• Here’s the thing about paying for college: they may not be able to afford the whole ticket, but how about contributing toward the cost? If they take out a loan to pay for their books, for example, they’ll have a little skin in the game vs. having a free ride. I know it was different in my day, but I took out loans and paid for everything myself. But I know parents who could afford to pay the whole way for their kids, but insisted they get summer jobs, for example, to have their own spending money.

  4. Chris Munson says:

    Your rant misses the point. When children, and their parents are raised in a culture of entitlement the children expect such treatment, and the parents feel obliged to provide the goodies it is generally agreed is their due. No iPad4? How can anyone survive in such a deprived environment? Graduated from college, and you can’t get that job as an assistant curator for the Metropolitan Museum because you have 1500 other Art Majors in competition with you? Well, you just move in with the parents until your dream job opens up. Don’t compromise. You have a “right” to your dreams, no matter the surrounding social and economic conditions in the real world. Take a position with Target as a sales rep. while waiting? Horrors! Can’t do that. It’s demeaning. Here in Illinois, our Democrat Governor is having meetings with College students telling them it’s all the fault of those greedy public employees who are sucking up all the money for pensions that’s keeping them from getting a loan, while ignoring the fact that it was the legislature’s failure to fund the system that accounts for most of the problem. Promises lead to expectations, and we’re a society that over the past 50 years made promises leading to expectations that we can’t afford to fulfill. The circumstances you describe are a result of attitudes and expectations fostered for the past half century. Something’s gotta give and it’s coming sooner than anybody thought it would.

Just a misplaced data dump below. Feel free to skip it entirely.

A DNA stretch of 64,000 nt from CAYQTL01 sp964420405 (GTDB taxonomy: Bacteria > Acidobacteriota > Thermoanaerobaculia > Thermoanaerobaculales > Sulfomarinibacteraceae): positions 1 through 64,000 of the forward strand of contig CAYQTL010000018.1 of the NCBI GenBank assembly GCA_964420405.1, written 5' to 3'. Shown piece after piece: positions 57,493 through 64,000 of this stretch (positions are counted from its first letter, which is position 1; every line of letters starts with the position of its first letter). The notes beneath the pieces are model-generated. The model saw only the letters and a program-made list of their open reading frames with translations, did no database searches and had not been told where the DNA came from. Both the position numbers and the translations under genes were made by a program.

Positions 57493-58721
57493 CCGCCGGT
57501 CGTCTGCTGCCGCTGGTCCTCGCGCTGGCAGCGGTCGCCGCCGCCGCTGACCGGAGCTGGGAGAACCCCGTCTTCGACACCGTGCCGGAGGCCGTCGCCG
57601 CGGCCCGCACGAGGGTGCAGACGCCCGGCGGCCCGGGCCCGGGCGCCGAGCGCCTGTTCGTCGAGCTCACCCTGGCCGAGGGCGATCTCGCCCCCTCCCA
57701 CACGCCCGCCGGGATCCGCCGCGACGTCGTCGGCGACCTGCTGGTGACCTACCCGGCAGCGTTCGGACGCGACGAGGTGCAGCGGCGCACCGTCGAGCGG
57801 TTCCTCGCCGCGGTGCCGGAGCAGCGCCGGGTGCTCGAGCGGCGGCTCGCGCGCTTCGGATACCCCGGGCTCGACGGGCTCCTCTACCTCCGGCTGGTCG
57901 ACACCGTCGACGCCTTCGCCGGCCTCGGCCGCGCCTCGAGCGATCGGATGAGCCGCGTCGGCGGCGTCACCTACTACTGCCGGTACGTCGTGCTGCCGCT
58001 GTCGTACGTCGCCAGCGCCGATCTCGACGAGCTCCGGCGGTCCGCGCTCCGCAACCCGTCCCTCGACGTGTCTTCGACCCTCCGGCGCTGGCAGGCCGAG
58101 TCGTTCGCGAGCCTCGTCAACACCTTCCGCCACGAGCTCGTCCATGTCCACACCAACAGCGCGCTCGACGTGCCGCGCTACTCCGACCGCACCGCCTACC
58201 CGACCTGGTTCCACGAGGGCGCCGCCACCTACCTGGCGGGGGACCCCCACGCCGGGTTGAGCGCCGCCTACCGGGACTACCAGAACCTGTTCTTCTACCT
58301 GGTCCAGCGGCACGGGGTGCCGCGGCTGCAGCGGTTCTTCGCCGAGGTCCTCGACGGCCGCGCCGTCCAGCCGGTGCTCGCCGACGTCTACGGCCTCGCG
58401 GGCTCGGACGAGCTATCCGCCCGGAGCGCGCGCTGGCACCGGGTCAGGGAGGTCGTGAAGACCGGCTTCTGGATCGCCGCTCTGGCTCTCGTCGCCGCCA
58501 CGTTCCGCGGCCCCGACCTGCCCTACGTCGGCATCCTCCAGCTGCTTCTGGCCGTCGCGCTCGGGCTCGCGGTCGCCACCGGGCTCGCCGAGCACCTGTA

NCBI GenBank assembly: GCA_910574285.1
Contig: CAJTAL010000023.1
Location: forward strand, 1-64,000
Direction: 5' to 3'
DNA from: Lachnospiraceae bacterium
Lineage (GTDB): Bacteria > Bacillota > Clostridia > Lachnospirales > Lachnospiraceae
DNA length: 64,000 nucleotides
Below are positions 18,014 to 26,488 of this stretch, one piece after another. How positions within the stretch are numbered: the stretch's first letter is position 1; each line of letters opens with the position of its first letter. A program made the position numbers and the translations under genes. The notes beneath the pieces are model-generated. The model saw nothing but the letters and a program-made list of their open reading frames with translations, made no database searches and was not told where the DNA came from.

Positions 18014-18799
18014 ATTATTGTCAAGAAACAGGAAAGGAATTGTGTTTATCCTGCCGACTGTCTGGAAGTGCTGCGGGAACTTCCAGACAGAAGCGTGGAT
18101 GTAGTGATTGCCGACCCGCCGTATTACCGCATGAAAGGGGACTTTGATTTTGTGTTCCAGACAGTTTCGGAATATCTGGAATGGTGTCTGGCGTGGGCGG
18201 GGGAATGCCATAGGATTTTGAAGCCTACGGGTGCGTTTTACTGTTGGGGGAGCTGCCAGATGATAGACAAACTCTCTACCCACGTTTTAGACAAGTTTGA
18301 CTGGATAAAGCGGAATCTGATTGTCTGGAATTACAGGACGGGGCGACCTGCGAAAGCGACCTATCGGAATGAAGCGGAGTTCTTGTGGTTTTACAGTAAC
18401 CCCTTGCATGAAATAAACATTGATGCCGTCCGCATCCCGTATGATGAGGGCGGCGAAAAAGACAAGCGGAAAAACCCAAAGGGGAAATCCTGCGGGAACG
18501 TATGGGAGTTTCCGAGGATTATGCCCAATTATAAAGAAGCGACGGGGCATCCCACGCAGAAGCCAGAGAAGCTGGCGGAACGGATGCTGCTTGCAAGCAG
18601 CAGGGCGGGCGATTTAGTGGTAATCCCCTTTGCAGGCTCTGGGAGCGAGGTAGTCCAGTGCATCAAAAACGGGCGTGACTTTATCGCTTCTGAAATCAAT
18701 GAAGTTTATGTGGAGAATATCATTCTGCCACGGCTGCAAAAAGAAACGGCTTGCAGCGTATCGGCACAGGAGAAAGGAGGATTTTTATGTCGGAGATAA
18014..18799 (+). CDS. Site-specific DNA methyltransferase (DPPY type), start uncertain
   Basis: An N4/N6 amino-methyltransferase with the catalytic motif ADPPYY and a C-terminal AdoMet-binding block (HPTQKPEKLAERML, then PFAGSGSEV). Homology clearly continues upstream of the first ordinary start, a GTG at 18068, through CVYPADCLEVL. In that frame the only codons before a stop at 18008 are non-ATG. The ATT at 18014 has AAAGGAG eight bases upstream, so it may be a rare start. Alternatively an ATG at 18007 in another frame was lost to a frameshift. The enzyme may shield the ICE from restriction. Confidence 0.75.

Merry Christmas. Oops…PC Error…Happy Holidays.

  5. ANGEL says:

    Paid for my education with scholarships/loans .. paid for my son’s 4 yr education but it was his responsibility to work summers for his spending money .. when he failed a course and had to extend for an additional semester the full expense was HIS.